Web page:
Second only to the first few months of the new year, September and October are two of the best months to capitalize on a strong market — and a company that is in hiring mode.
According to Career Sidekick blogger and recruiter Biron Clark, hiring tends to occur in waves. Since summer is usually a season of downtime, things tend to speed up in early fall.
As an executive resume writer, I’ve witnessed these seasonal hiring patterns firsthand. In my experience, job seekers hunting in the fall can capitalize on a great time of year where hiring actions are influenced by these prevalent mindsets.
1. The Vacation Mindset Is Gone
After Labor Day, most hiring managers, recruiters and candidates have wrapped up their summer vacations. This means everyone is in the office at the same time, and scheduling glitches become less problematic.
Positions that will be filled only after multiple rounds of interviews tend to go more smoothly in the fall because everyone is around to conduct them.
2. The Holiday Mindset Is Around The Corner
Many companies want to have job offers extended before the “Thanksgiving to New Year” mindset sets in.
Once mid-November rolls around, many departments start to put hiring goals on a back burner to be revisited early in the next year, and people begin to focus on all the other things that make up this time of year — from festive celebrations to family reunions.
3. The “Use It Or Lose It” Mindset
Financially speaking, September and October are months when hiring managers can utilize funds left unspent from their annual budgets. The bottom-line? If they don’t hire by January, they risk losing the money altogether.
Other companies take the month of August to analyze spending from the first half of the year. If they are in sound fiscal shape, September and October become months where spending (in the form of hiring!) takes place more freely.
How To Capitalize On The Hiring Season
Want to make sure to give yourself the best shot at landing an interview at this time? Follow these three tips:
1. Do your homework.
Targeted research can give you an added edge when it comes to executing a smart and effective job search. Get started on identifying roles and companies of interest via tools like LinkedIn, Twitter, online city business journals, corporate websites and job boards.
You can begin by identifying 20–25 target companies and searching for either recruiters or direct managers on LinkedIn. For smaller companies, you may need to call and ask the receptionist to share the name. Once you’ve found them, determine if any of the contacts in your current network can introduce you.
If so, reach out to them with a brief InMail — explain your interest, or that you’ve applied for a particular position and would love an introduction. Next, reach out to the individual directly with a similar note, reiterating your qualifications and, if applicable, mentioning your mutual connection.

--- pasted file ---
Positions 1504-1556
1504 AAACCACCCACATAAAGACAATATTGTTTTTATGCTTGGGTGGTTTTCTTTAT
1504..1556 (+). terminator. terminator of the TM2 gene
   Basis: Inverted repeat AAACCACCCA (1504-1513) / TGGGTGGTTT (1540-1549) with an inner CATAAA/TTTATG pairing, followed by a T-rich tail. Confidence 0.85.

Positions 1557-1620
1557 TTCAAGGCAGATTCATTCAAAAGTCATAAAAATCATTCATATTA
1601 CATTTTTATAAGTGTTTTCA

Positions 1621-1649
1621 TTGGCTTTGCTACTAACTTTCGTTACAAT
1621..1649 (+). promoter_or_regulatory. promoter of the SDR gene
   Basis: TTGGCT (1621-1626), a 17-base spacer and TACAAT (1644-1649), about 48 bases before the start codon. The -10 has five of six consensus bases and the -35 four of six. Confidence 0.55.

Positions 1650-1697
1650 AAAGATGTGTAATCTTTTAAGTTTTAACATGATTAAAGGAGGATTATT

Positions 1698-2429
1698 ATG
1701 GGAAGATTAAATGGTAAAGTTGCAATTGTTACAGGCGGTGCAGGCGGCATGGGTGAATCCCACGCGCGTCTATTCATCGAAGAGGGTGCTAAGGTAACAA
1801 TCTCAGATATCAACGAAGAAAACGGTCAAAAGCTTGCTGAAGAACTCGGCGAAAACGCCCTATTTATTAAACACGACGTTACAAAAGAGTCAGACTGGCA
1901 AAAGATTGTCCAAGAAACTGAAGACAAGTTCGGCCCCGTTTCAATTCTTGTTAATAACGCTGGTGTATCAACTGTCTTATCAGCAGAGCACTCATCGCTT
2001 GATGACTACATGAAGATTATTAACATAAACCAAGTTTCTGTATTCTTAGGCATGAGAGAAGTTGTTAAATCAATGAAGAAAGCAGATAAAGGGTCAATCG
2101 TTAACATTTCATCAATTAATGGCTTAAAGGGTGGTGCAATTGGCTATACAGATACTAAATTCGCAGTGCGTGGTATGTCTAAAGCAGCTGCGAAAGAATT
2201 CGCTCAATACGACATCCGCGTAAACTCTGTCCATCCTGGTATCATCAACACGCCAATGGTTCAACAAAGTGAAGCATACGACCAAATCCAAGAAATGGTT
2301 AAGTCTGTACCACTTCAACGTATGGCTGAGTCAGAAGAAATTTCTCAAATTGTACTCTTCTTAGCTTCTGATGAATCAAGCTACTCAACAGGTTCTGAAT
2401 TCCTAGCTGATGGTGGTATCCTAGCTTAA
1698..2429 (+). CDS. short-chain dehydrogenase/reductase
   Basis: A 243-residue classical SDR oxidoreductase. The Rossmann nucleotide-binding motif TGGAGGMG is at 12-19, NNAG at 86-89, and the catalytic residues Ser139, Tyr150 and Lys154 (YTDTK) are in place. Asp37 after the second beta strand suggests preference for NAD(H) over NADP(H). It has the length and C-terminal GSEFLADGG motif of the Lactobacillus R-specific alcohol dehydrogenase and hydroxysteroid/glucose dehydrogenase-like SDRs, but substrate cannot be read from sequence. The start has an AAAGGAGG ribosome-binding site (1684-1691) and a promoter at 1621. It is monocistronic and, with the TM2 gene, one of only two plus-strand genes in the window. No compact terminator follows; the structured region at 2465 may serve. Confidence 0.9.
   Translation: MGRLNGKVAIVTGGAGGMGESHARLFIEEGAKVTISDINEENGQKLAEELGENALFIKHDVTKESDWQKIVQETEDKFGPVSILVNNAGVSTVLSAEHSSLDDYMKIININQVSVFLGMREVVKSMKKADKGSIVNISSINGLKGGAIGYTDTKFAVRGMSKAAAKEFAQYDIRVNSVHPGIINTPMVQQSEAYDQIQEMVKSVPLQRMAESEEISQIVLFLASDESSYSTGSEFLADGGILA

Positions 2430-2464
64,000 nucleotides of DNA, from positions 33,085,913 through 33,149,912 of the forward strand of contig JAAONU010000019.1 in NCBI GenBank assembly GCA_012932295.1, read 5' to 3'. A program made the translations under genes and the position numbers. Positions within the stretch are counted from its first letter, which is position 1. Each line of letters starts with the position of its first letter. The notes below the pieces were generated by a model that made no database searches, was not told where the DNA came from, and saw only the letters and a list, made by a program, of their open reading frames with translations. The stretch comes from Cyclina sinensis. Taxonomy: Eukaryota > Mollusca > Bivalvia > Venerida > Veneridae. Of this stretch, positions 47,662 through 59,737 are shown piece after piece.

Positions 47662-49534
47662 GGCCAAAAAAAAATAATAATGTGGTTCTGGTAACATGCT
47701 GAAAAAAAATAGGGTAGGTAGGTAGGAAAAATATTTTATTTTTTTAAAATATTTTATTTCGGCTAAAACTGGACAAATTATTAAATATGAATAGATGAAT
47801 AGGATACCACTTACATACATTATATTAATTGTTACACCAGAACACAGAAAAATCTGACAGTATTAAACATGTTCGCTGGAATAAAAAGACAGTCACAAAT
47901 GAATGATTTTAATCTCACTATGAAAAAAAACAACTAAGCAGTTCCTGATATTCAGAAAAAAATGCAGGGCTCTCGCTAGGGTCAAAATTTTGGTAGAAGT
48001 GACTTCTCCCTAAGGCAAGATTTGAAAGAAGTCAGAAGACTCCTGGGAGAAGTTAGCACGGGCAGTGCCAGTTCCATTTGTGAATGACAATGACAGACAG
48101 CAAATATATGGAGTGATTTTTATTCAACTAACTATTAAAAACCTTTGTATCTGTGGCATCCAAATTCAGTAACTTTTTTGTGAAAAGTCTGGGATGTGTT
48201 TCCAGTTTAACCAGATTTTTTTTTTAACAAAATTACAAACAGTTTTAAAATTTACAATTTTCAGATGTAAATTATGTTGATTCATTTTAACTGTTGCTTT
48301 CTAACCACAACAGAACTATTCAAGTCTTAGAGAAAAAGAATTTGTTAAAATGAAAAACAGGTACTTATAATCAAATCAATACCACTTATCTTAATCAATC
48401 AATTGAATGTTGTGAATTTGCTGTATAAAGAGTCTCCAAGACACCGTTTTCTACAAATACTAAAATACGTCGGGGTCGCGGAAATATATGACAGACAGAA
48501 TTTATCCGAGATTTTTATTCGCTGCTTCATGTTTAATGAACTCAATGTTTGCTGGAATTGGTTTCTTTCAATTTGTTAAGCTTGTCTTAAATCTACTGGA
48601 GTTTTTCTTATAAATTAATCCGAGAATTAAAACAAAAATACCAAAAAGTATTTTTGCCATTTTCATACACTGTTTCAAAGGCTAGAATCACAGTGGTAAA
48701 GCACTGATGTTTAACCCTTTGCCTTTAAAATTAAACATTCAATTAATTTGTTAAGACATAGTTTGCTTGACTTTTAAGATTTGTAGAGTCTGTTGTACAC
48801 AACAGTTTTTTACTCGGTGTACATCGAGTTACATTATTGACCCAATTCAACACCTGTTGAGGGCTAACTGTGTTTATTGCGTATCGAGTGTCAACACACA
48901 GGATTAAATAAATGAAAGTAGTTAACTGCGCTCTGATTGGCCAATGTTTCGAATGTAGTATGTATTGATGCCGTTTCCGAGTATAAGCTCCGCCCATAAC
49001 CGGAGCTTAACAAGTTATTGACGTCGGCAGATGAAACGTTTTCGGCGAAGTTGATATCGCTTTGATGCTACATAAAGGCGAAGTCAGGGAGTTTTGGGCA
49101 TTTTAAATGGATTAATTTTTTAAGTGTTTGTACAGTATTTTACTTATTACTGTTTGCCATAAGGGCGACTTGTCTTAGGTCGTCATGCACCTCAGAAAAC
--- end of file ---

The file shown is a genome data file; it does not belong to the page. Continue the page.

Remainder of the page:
2. Get your career marketing documents ready.
You wouldn’t go to an interview wearing clothes from a decade ago, right? Treat your career marketing documents (aka your LinkedIn, resume, social media profiles) the same way!
Make sure they are current in format and content and show that you are an ideal fit for roles you are targeting and an expert in the industry that interests you. The four resume components listed below are key to an effective skim read, whether the reader is reviewing this on a desktop, a laptop or a mobile device:
• Career title: Lead off with a one-line resume career title that informs the reader of the types of roles and/or industries to which you are well-suited.
• Branding paragraph: Skip the generic summary that could describe anyone. Include instead a brief paragraph that describes strengths and traits that are unique to you, as well as language that aligns with the qualifications asked for in job postings of interest.
• Bullets versus blocks: Online readers struggle with reading dense blocks of text. Keep your paragraphs or bullets to two to three lines, and insert at least one-half inch of white space by hitting the “enter” or “return” button on your keyboard between each and every bullet or paragraph.
• Bullets with achievements at the beginning: Make sure you start out every sentence in your bullet with the part that provides the greatest impact so it’s the first thing the reader sees. For example:
“Saved organization $7 million through vendor contract negotiations” versus “Led vendor contract negotiations that saved organization $5 million.”
3. Start talking. As someone who offers resume and LinkedIn writing services for a living, I know that strong documents are only half of a recipe for job search success. The other half comes with networking. Building and leveraging a robust network of everyone from close friends to decision makers and everyone in between requires legwork but will pay off in spades.
Options for reaching out to people you know include email, phone calls and LinkedIn. Remember to customize your message so your friend or colleague is reminded of the type of work you’re targeting. It’s OK to take this opportunity to ask for any referrals or words of wisdom regarding next steps.
If you’re reaching out to someone for the first time, you can use InMail or do some sleuthing to uncover their professional email address. Try looking at a corporate press release or the “contact us” section of a company’s website to uncover how their employees’ emails appear (i.e., [email protected] or [email protected]).
Another option? Type in the company’s name with @ in front of it on any search engine (i.e., @CharlottePanthers.com) and see what pops up!
The case for a fall job search is pretty compelling. Timing isn’t always everything — but it certainly helps. With in-depth research, great documents and a solid networking strategy, timing may be on your side when it comes to a successful job hunt!